icon-folder.gif   Conference Reports for NATAP  
  The International Liver Congress™
EASL - European Association for the
Study of the Liver
Aug 27-29
Digital ILC 2020
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Can More People Stops NRTIs for HBV? Hints From a 48-Week Study
  EASL 2020, Digital International Liver Congress, August 27-29, 2020
Mark Mascolini
Stopping nucleot(s)ide analogs (NRTIs) in noncirrhotic hepatitis B e-antigen (HBeAg)-negative people with chronic HBV infection always led to virologic relapse in an ongoing study, but 5% of participants had HBsAg loss within 48 weeks [1]. This interim analysis linked HBsAg loss to HBsAg below 10 IU/mL before stopping therapy. Nine in 10 participants remain off treatment at 48 weeks. Australian researchers who conducted the NA-STOP study believe their results suggest that treatment withdrawal may be appropriate for certain people on long-term NRTI therapy.
HBV treatment guidelines recommend indefinite NRTI therapy for people with HBeAg-negative chronic HBV infection. (HBeAg indicates active, transmissible HBV infection.) But some people who stop long-term NRTIs have sustained virologic suppression off treatment, and 6% to 55% have HBsAg loss. (HBsAg indicates current HBV infection.) International guidelines differ on when NRTI discontinuation may be tried in HBeAg-negative people with chronic HBV.
To explore these dynamics, Australian investigators mounted NA-STOP, a prospective multicenter study of stopping NRTIs in HBV patients without cirrhosis who attain long-term virologic suppression on treatment. The study included HBeAg-negative, noncirrhotic patients with virologic suppression for at least 18 months on NRTI therapy taken without interruption for at least 2 years. The protocol called for restarting NRTIs if (1) HBV DNA rose above 2000 IU/mL with (a) either alanine aminotransferase (ALT) more than 5 times the upper limit of normal (ULN) for at least 16 consecutive weeks, or (b) ALT more than 10 times ULN for at least 8 consecutive weeks, or with (2) International Normalized Ratio (INR) at or above 1.5, (3) bilirubin more than 2 times ULN, (4) any clinical feature of portal hypertension (ascites) or hepatic encephalopathy, or (5) investigator discretion.
Primary analysis will come 96 weeks after NRTIs stop. This preliminary 48-week analysis involved 107 of 111 participants. When NA-STOP members enrolled, they had a median age of 56 years, 58% were men, 85% were Asian, and 9% were Caucasian. No patients had cirrhosis, and median HBsAg stood at 705 IU/mL (interquartile range [IQR] 214 to 2325).
All participants experienced virologic relapse when treatment stopped, with a median time to HBV reactivation of 8 weeks (IQR 4 to 12). Relapse occurred significantly earlier with tenofovir disoproxil fumarate (TDF) than with entecavir (P = 0.008). Twenty-three study participants (21% of 107) had peak HBV DNA below 2000 IU/mL, 24 (22%) had peak HBV DNA between 2000 and 20,000 IU/mL, 26 (24%) peaked at 20,000 to 200,000 IU/mL, and 34 (32%) peaked above 200,000 IU/mL.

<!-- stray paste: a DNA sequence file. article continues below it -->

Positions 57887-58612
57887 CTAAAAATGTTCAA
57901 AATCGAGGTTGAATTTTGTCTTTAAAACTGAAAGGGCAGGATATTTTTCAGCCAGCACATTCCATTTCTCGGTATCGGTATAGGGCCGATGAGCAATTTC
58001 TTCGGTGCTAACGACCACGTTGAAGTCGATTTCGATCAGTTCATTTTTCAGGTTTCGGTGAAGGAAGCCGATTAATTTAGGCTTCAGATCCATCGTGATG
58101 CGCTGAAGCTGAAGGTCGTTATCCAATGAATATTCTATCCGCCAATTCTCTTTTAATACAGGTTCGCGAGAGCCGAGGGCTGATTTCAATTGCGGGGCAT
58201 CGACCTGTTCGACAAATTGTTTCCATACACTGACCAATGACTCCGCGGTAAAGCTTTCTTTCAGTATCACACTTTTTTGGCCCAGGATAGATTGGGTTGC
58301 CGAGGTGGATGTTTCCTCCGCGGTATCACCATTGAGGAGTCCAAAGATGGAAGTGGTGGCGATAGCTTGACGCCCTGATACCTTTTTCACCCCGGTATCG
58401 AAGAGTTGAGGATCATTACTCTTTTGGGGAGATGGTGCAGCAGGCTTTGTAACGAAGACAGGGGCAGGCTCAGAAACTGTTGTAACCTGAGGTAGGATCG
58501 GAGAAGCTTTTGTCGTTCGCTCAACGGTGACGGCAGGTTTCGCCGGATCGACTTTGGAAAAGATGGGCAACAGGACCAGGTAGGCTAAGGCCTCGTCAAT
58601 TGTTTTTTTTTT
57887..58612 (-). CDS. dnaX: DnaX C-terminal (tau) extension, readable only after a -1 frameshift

The researchers observed two ALT flare patterns: a "good" flare indicated by more than a 1-log (10-fold) drop in HBsAg and HBV DNA control), and a "bad" flare with less than a 10-fold drop in HBsAg and persistent or recurrent HBV DNA. Five study participants (4.7% of 107) had "good" flares and 21 (19.6%) had "bad" flares. Four of 5 people with "good" flares had an HBsAg below 10 IU/mL 48 weeks after NRTI withdrawal. In those people, ALT rapidly returned to normal and no secondary ALT flares occurred.
All 5 people with "good" flares attained HBsAg loss. Only one variable predicted HBsAg loss: HBsAg below 10 IU/mL before treatment stopped (P < 0.001 vs participants with an on-treatment HBsAg above 10 IU/mL). At week 48, 5% of participants had HBsAg below 10 IU/mL, 17% were between 10 and 100 IU/mL, 40% were between 100 and 1000 IU/mL, and 36% were above 1000 IU/mL.
At the 48-week point, 11% of participants had restarted NRTI therapy. At 48 weeks, 72% of participants had an ALT below 2 times ULN and 41% had HBV DNA below 2000 IU/mL.
NRTI withdrawal proved largely safe through 48 weeks. At that point only 4 people (4%) had bilirubin more than 2 times ULN. No one had an International Normalized Ratio (ILN) above 1.5, ascites, hepatic encephalopathy, or hepatocellular carcinoma.
Summing up, the NA-STOP team stressed that 89% of people remained off treatment 48 weeks after stopping NRTI therapy, and 41% had HBV DNA below 2000 IU/mL. Follow-up will continue through 96 weeks. Five people had HBsAg loss at 48 weeks, and all had an HBsAg below 10 IU/mL before stopping therapy. The researchers believe their findings "support a place for treatment withdrawal in selected patients on long-term [NRTI] therapy."
1. Hall S, Burns G, Levy M, et al. A prospective study of nucleot(s)ide analogue discontinuation in non-cirrhotic HBeAg-negative chronic hepatitis B patients: interim analysis at week 48 demonstrates profound reductions of HBsAg associated with ALT flare. EASL 2020, Digital International Liver Congress, August 27-29, 2020. Abstract AS095.